In August 1974, the author was appointed chairman of the Council of Economic Advisors. He cited President Nixon’s price and wage controls as an example of government action that leads to resistance from the market. The first quarter of 1976 saw the U.S. economy grow at 9.3% and the second quarter, at less than 2%. Greenspan was not alarmed by this kind of extreme swing; however, the slowing economy caused voters to choose Jimmy Carter over Gerald Ford for president in 1976. During Carter’s term, economists learned that the way for a country to achieve long-term prosperity is to control inflation. The reason Carter caused financial havoc was that his economic goals contradicted each other.

In summer 1987, Greenspan became chairman of the Federal Reserve Bank. In 1993, Bill Clinton chose to reduce the federal deficit rather than keep his campaign promises that necessitated increasing spending on various items. He could not afford to do both. The result was a budget surplus by 1998.

In late 1994, the Treasury Department and the Federal Reserve had to take action to prevent Mexico’s financial collapse. Otherwise, the southwestern states would be adversely affected, and immigrants coming into the U.S. would double.

In 1996, more and more households were exposing themselves to equity risks. Even so, introduction of the World Wide Web appears to have been an innovation that temporarily increased the economy’s ability to expand on an unusually grand scale. Approximately during the Web’s first decade, the economy wasn’t in a normal business cycle. The Web’s ability to make information available instantaneously, thus reducing uncertainty, provided a major boost to corporate America. The Fed, therefore, raised interest rates to curb inflation only in autumn 1998, what with the dire financial straits of the Russians, and hedge fund Long Term Capital Management’s bailout.

In the autumn of 2002, the Republicans turned a deaf ear to the author when he tried to tell them why it was important to rein in spending and renew the Budget Enforcement Act. He already had a difficult job, as he explained, “But too often we have to deal with incomplete and faulty data, unreasoning human fear, and inadequate legal clarity.” Nevertheless, Greenspan is optimistic about the future because the level of worldwide commerce and living standards can continue to rise indefinitely. He believes the presence of wholly competitive free markets and ever-improving technology are what drive them.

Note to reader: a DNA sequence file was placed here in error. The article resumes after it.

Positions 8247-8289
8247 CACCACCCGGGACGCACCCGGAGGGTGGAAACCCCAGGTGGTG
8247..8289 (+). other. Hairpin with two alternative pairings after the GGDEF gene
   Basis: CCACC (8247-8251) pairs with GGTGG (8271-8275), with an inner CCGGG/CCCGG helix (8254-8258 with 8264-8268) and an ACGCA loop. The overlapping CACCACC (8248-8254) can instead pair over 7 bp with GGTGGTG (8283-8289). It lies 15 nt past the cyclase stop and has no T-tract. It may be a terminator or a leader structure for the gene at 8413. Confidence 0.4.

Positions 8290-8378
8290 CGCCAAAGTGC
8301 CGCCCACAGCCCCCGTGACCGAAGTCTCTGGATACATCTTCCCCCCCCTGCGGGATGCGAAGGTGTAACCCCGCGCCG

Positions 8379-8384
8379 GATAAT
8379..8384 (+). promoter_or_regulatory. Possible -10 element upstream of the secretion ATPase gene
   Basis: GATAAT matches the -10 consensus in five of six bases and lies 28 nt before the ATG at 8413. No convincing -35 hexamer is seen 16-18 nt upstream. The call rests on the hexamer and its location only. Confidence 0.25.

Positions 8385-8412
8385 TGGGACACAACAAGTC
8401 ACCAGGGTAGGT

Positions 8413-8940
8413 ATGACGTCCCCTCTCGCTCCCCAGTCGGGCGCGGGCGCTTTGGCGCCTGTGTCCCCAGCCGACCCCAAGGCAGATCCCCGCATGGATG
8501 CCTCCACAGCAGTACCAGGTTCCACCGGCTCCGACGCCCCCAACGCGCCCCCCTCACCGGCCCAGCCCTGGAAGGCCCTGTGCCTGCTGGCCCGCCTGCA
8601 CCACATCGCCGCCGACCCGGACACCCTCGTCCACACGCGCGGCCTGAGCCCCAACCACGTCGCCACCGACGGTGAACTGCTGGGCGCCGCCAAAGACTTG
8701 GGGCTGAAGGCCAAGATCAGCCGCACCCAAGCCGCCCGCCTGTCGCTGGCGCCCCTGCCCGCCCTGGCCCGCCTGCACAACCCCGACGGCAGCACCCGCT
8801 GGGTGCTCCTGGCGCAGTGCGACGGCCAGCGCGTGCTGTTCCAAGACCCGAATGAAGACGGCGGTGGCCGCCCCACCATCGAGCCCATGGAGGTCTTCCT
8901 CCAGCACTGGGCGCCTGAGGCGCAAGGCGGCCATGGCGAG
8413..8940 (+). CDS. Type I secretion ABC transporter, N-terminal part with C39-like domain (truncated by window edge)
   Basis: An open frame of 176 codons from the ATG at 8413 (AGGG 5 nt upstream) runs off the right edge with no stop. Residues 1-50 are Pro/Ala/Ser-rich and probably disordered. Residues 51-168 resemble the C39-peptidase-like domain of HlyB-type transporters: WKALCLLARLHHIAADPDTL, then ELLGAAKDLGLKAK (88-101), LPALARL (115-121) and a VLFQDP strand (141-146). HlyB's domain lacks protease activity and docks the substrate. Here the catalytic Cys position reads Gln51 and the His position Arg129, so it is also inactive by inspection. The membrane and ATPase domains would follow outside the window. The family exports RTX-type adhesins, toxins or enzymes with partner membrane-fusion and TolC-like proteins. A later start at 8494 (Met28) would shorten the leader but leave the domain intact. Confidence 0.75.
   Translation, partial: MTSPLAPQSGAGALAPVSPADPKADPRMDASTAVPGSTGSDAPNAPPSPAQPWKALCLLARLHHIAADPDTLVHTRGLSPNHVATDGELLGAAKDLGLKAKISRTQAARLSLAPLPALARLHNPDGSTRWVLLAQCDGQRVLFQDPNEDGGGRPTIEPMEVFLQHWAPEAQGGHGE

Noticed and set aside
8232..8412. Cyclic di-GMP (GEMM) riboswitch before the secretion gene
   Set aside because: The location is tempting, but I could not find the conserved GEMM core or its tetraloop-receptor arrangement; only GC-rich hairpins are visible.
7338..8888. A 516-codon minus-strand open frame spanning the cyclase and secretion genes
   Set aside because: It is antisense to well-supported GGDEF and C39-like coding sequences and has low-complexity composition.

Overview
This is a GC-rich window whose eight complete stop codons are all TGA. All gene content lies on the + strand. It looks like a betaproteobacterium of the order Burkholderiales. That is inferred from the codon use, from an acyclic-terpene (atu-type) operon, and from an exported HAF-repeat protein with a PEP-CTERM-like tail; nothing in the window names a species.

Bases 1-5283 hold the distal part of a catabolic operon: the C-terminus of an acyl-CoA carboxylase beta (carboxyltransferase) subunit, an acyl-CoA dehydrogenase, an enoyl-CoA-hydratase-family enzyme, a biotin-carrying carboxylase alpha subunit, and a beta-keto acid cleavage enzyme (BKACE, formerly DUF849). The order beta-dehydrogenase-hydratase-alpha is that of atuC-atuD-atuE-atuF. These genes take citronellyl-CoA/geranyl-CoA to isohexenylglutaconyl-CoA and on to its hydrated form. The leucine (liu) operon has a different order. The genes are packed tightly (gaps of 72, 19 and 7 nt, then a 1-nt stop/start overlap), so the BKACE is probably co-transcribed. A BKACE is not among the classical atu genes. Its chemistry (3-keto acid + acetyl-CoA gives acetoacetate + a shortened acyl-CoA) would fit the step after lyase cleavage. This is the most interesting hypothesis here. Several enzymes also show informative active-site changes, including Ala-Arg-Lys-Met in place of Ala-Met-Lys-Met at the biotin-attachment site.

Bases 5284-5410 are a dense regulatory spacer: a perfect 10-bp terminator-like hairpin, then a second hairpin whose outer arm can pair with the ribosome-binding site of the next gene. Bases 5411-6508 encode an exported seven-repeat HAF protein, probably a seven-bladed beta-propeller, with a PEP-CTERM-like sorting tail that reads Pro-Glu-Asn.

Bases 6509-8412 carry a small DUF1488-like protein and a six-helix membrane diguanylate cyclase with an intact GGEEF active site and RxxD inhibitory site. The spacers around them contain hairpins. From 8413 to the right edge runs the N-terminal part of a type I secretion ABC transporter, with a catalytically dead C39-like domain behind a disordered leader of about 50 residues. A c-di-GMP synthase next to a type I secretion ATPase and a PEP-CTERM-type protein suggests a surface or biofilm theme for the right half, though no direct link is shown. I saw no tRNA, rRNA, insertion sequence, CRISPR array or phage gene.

Read the book to learn about the two major elements required for a market economy and two others that are essential for growth and prosperity; the factors involved in predicting the health of the U.S. economy in 2030; three important influences on global growth; about the nature of economic populism, and much more.

My Wild World

The Book of the Week is “My Wild World” by Joan Embery With Denise Demong, published in 1980. This is the career memoir of an animal lover and trainer.
The San Diego Zoo was founded in 1916. In the late 1960’s, the author went to work for the Children’s Zoo there. An entry-level position normally involves lots of dirty work.
By early 1970, Embery was a public relations representative for the zoo. She went on numerous TV shows such as “What’s My Line” and “The Steve Allen Show” to promote the animals. One of her signature feats was training Carol the elephant to paint by holding a brush with her trunk.
Training animals is challenging and entertaining, but can also be a frustrating, dangerous business. Lots of behind-the-scenes work goes into simply displaying animals at a zoo; never mind animal shows. Many specialists are involved, including a lawyer (in the United States, of course), veterinarians, pathologists and behaviorists.